Holforty v. Holforty, 12423

Citation272 N.W.2d 810
Decision Date26 December 1978
Docket NumberNo. 12423,12423
PartiesJean F. HOLFORTY, Plaintiff and Respondent, v. Danny L. HOLFORTY, Defendant and Appellant.
CourtSupreme Court of South Dakota

Keith B. Anderson of Anderson & Hutchinson, Huron, for plaintiff and respondent.

Ramon A. Roubideaux, Rapid City, for defendant and appellant.

DUNN, Justice.

This is an appeal from a judgment of the trial court granting Jean Holforty a divorce from Danny Holforty on the ground of extreme cruelty. Danny Holforty appeals from the child custody provision of the judgment. We affirm.

The parties were married on August 28, 1963, at Redfield, South Dakota. Three children were born to this marriage, namely, Lori, Traci and Jason. Their ages at the time of trial were 13, 10 and 6, respectively. Danny is a high school graduate and has been employed as a meter tester and repairman for Northwestern Public Service Company in Huron, South Dakota. Jean has been employed as a part-time school bus driver, a cook at the local school lunch program, and a worker at the school concession stand during athletic events. She is currently employed at Raven Industries in Huron.

Prior to their separation, the parties resided in a mobile home located on the farm owned by Danny's parents. The farm is a few miles east of Huron, South Dakota. In July of 1976, Jean left the parties' residence and took the children with her. They found temporary housing with friends on a nearby farm and later moved into a house in Huron. On January 4, 1977, Danny removed the children from the house in Huron and took them back to the mobile home in the country.

Jean instituted the present divorce action against Danny on January 7, 1977. After a full hearing, the trial court rendered its decision and entered a judgment of divorce on January 27, 1978. The trial court granted the divorce to Jean and divided the marital property. The custody of the three children of the marriage was awarded to Jean with provisions for their support. Danny was ordered to pay Jean's attorney fees of $500.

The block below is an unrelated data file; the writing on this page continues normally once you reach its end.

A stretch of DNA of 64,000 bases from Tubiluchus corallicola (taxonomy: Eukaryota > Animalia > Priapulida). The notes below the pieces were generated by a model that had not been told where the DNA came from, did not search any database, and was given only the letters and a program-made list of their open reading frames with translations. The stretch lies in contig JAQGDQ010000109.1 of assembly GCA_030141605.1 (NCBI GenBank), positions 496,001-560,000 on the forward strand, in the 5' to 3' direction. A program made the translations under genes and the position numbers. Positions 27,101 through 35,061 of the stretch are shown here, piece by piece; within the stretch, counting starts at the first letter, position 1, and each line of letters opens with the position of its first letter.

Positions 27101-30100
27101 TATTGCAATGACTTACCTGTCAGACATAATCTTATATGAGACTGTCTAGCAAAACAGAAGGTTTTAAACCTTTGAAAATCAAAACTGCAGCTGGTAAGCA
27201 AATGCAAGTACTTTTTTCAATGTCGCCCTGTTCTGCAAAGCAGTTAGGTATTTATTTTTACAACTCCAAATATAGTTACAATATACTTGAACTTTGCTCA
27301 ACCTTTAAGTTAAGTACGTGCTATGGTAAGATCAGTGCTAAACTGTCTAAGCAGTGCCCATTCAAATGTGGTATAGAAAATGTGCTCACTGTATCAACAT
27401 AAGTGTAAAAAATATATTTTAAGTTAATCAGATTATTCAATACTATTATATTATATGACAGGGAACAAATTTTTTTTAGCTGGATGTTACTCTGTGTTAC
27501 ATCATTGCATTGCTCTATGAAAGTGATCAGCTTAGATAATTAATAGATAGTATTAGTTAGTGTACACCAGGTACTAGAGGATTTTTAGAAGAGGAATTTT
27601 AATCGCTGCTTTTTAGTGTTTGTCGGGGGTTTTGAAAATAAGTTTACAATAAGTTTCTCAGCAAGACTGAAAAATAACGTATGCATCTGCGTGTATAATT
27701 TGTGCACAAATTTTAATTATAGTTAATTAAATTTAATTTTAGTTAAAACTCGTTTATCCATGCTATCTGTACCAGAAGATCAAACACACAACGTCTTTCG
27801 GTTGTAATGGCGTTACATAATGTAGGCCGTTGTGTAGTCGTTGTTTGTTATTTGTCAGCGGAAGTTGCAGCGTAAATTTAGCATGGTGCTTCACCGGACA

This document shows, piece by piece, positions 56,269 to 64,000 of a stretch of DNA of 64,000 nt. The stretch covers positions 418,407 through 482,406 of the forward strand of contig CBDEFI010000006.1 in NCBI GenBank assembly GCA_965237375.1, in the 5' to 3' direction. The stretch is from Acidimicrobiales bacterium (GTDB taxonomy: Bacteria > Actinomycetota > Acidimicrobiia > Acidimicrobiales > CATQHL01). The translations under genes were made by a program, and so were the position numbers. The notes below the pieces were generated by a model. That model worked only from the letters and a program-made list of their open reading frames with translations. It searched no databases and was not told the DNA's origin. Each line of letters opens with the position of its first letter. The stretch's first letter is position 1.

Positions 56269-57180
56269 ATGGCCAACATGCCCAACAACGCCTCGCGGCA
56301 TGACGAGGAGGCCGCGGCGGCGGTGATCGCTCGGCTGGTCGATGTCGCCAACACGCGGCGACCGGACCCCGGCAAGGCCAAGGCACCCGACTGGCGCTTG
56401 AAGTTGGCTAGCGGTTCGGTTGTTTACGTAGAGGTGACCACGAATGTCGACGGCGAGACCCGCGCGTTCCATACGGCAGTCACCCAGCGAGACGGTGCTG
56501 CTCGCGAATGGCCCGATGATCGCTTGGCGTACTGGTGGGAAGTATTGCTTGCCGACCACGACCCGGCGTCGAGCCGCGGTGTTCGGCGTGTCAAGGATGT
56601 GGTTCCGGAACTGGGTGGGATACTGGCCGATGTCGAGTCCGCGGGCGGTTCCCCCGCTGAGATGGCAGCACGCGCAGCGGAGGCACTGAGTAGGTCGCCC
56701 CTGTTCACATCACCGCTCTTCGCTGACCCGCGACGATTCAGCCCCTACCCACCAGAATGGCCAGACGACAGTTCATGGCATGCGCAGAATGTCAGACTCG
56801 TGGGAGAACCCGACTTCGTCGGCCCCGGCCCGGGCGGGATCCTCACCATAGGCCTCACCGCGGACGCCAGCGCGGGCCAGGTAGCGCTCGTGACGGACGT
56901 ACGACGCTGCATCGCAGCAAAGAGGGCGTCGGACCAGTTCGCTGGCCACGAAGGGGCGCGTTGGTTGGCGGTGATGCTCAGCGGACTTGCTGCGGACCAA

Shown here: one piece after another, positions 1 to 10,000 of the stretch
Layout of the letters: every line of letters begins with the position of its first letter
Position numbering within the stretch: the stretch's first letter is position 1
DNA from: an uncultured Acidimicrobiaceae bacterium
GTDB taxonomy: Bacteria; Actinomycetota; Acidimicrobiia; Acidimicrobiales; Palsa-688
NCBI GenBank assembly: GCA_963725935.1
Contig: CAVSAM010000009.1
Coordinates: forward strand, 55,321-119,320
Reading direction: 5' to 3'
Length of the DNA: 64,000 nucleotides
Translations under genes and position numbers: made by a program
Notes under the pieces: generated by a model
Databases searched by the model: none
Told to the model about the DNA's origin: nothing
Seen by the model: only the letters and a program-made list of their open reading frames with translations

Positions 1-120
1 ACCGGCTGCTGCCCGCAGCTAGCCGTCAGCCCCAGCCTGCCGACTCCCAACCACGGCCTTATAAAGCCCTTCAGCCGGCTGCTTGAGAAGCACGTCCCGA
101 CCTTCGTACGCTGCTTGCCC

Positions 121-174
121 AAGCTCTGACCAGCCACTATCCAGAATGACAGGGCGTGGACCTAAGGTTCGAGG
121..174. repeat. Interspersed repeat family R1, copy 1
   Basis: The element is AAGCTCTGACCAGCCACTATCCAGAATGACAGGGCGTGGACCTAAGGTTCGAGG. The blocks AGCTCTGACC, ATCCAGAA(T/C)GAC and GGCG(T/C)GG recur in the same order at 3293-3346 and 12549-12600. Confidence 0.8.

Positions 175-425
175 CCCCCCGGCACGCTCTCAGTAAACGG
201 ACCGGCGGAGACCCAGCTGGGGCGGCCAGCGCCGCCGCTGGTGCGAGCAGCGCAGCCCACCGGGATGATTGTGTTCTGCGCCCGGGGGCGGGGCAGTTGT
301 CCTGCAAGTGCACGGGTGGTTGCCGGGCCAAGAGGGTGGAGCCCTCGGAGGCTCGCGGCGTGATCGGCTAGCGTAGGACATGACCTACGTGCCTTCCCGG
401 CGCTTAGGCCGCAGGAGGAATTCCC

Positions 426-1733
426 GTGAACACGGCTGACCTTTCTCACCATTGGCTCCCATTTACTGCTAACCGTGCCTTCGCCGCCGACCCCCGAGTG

Our standard of review requires that we give due regard to the opportunity that the trial court has to judge the credibility of the witnesses and to weigh their testimony. Accordingly, the trial court's findings will not be set aside unless they are clearly erroneous. SDCL 15-6-52(a); Pochop v. Pochop, 1975, S.D., 233 N.W.2d 806; Masek v. Masek, 1975, S.D., 228 N.W.2d 334. We will accept the " 'version of the evidence including any reasonable inferences therefrom which are favorable to the trial court's determination.' " Schutterle v. Schutterle, 1977, S.D., 260 N.W.2d 341, 347.

The trial court awarded the divorce to Jean on the ground of extreme cruelty after indicating that each party presented evidence entitling them to a decree of divorce. The trial court pointed to several occasions when Danny physically abused Jean and to admissions by Danny regarding marital infidelity and found that such conduct and extramarital relationships constituted more serious misconduct than that of Jean. There is substantial evidence in the record to support this finding; therefore, the award of the divorce to Jean was proper and not erroneous.

The seriously contested issue on this appeal is the award of custody of the children to Jean. In awarding custody of any minor child, the trial court must be guided by what appears, from all the facts and circumstances, to be in the best interests of the child relative to his temporal, mental, and moral welfare. SDCL 30-27-19; Miller v. Miller, 1976, S.D., 245 N.W.2d 501; Masek v. Masek, supra; Wiesner v. Wiesner, 1963, 80 S.D. 114, 119 N.W.2d 920. The trial court has broad discretion in awarding custody of minor children, and we will not interfere with the exercise of such discretion unless the record presents a clear case of abuse of discretion. SDCL 25-4-45; Kester v. Kester, 1977, S.D., 257 N.W.2d 731; Masek v. Masek, supra; Oursland v. Oursland, 1968, 83 S.D. 382, 159 N.W.2d 922; Wiesner v. Wiesner, supra; Howells v. Howells, 1962, 79 S.D. 480, 113 N.W.2d 533.